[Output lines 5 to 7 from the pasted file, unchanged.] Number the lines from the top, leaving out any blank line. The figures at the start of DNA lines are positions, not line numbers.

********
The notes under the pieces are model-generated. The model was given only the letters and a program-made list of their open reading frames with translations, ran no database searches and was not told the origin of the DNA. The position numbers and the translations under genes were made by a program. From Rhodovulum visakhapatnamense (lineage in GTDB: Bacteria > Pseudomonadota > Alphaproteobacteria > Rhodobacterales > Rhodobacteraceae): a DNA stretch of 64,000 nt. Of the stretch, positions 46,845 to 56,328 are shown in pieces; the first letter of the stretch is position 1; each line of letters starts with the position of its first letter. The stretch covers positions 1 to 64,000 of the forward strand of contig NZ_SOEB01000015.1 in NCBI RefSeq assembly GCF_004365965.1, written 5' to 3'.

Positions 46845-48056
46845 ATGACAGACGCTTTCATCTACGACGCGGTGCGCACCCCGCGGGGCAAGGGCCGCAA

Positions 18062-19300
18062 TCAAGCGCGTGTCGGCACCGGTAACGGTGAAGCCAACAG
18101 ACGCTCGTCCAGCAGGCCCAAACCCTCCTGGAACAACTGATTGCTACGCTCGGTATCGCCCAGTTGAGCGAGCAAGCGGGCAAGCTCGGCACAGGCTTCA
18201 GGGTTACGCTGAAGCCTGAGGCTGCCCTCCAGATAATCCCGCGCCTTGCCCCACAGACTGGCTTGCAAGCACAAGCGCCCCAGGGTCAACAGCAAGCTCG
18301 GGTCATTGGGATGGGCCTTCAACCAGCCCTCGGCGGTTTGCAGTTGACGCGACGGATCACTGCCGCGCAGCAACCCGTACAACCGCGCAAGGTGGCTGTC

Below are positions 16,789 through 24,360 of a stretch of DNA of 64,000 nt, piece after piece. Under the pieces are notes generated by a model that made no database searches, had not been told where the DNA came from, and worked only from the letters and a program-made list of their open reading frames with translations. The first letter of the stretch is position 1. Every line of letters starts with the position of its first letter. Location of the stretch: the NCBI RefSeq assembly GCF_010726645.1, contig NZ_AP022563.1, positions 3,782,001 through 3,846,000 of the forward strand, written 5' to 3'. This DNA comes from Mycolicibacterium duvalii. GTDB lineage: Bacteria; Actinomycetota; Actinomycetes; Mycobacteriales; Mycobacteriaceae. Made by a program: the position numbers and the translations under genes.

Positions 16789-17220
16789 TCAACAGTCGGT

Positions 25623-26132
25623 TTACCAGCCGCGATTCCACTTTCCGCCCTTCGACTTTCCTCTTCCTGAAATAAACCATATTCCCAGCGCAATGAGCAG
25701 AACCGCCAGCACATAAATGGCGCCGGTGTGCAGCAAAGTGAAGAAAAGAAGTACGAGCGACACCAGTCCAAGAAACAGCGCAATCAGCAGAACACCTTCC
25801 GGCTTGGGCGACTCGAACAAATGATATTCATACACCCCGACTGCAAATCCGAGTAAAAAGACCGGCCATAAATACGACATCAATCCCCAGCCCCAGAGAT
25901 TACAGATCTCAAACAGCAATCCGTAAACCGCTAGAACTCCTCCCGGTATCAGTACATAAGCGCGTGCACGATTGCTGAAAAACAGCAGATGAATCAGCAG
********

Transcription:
18062 TCAAGCGCGTGTCGGCACCGGTAACGGTGAAGCCAACAG
18101 ACGCTCGTCCAGCAGGCCCAAACCCTCCTGGAACAACTGATTGCTACGCTCGGTATCGCCCAGTTGAGCGAGCAAGCGGGCAAGCTCGGCACAGGCTTCA
18201 GGGTTACGCTGAAGCCTGAGGCTGCCCTCCAGATAATCCCGCGCCTTGCCCCACAGACTGGCTTGCAAGCACAAGCGCCCCAGGGTCAACAGCAAGCTCG